Possum (2018)

The Halloween Countdown Day 18


Possum is available to rent or buy now.

The surprising creation of Matthew Holness, known for Garth Marenghi’s Darkplace, Possum follows a disgraced children’s puppeteer who returns to his childhood home, and as a result, must grapple with the visceral childhood trauma that he’s repressed ever since. As you can tell from the description, this is quite the left turn from the humorous antics of Garth Marenghi. 

Possum is just a deeply, deeply unsettling film. Containing one of the most disturbing-looking puppets I’ve ever seen in my life, Possum is a cold dive into murky, psychological waters. Some films make you feel warm and safe – but this film leaves you ice-cold and downright uncomfortable, often without doing anything. This likely comes from the intelligent structure and inspirations that Holness pulled from, including Sigmund Freud’s theories on the uncanny; silent horror films of the 1920s and 1930s, and perhaps most interestingly, 70s and 80s public information films. The result is this bone-chillingly uncomfortable watch, but why you feel uncomfortable, you can’t quite tell.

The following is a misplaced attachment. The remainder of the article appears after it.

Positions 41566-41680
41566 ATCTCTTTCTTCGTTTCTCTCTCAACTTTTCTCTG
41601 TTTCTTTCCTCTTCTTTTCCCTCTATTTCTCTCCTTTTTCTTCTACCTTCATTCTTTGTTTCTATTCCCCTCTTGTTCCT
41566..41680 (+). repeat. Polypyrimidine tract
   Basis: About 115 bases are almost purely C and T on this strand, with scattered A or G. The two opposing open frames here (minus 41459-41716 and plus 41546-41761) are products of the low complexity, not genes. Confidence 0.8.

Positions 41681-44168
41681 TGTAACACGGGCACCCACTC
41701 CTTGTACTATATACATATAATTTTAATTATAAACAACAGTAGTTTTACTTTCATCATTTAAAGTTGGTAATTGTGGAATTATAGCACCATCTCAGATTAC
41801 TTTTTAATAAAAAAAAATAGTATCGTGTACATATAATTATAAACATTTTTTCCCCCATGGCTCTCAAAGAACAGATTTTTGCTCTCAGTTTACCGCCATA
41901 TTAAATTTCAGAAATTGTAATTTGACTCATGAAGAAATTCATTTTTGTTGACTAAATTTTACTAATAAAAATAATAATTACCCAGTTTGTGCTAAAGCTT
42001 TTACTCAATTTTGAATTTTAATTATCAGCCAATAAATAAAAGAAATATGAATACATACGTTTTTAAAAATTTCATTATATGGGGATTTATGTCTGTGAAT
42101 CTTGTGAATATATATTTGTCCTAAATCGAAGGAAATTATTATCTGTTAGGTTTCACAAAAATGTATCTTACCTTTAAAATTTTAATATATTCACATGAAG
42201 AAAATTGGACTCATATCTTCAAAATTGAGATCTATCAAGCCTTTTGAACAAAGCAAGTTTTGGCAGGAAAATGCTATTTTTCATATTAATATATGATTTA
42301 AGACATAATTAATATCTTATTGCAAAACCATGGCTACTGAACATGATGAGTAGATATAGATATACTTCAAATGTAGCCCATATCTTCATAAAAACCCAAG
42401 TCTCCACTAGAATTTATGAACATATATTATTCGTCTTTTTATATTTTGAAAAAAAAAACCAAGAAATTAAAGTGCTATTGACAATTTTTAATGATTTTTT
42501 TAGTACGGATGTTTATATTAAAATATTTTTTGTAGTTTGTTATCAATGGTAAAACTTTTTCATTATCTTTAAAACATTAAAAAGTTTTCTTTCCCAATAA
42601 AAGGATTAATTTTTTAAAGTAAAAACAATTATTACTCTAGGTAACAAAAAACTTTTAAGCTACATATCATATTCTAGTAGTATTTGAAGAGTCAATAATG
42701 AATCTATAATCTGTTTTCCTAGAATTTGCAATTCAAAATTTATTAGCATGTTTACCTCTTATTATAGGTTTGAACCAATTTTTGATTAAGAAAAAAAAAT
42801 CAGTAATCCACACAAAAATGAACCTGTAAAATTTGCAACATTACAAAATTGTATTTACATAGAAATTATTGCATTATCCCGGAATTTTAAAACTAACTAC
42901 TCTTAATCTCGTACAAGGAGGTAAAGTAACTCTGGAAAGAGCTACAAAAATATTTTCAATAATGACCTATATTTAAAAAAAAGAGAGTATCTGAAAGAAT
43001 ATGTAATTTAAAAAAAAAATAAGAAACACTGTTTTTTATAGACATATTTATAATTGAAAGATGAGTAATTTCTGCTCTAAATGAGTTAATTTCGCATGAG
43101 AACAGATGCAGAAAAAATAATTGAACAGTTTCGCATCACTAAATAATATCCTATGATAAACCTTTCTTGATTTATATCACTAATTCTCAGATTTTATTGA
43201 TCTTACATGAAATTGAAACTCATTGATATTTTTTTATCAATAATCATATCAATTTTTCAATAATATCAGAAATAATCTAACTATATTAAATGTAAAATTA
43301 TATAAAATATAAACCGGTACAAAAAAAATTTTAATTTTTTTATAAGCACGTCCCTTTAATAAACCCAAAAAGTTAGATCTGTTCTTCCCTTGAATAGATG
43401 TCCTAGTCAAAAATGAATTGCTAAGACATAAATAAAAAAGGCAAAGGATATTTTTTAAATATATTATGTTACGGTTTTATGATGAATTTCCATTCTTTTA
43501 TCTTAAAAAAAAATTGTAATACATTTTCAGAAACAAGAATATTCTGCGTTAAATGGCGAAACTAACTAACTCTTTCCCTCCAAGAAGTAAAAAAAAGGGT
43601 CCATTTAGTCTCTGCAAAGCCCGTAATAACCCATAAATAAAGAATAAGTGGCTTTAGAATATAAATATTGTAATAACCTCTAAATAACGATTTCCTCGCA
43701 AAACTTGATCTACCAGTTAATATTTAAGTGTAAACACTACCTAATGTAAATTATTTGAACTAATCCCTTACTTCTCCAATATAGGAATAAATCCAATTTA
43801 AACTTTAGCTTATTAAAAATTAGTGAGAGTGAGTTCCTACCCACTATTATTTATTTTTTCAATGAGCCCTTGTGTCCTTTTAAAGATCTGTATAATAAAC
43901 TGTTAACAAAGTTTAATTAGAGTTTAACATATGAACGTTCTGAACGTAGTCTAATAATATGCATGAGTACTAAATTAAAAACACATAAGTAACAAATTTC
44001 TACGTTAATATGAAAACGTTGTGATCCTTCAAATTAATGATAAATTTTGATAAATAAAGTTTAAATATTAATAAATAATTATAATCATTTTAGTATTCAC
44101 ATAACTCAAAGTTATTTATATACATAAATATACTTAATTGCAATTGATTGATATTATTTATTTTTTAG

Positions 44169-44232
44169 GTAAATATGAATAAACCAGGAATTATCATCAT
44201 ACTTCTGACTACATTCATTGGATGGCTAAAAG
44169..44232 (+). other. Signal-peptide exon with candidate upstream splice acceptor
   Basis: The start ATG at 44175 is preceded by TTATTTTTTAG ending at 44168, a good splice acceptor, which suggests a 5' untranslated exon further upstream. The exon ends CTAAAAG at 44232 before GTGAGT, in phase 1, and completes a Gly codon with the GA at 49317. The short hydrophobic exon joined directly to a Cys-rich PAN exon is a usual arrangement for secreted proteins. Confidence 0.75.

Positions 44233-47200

As we learn more and more, we begin to trust our protagonist Phillip less and less – from the opening, he strikes you as odd, like we’re in bad company. Every element of this film seems strategically designed to make you feel off, which is pretty similar to the tone of many public information films when you think about it. In this case, Holness is just dialling it up to 11. A lot of Possum is just wandering across moors and around abandoned buildings, reflective of his own interest in the German Expressionist films, and yet there is this protruding fear that infects every frame.

The best way to describe the tone of Possum is a shameful seediness – as though you’ve committed some perverse act by choosing to watch this, and now you’re being punished. Even when you’ve finished the film and you’re bathing a few hours later, you still feel dirty – the filth of Possum not easily scrubbed away. There will be images of this film that will stay with you for weeks – the bald spidery Possum skittering down an abandoned hallway chasing you and the evil gaze of its dead eyes staring into your soul through the inky darkness. 

Possum manages to touch you in a place that not only did you not know existed but never would want anyone to access. 


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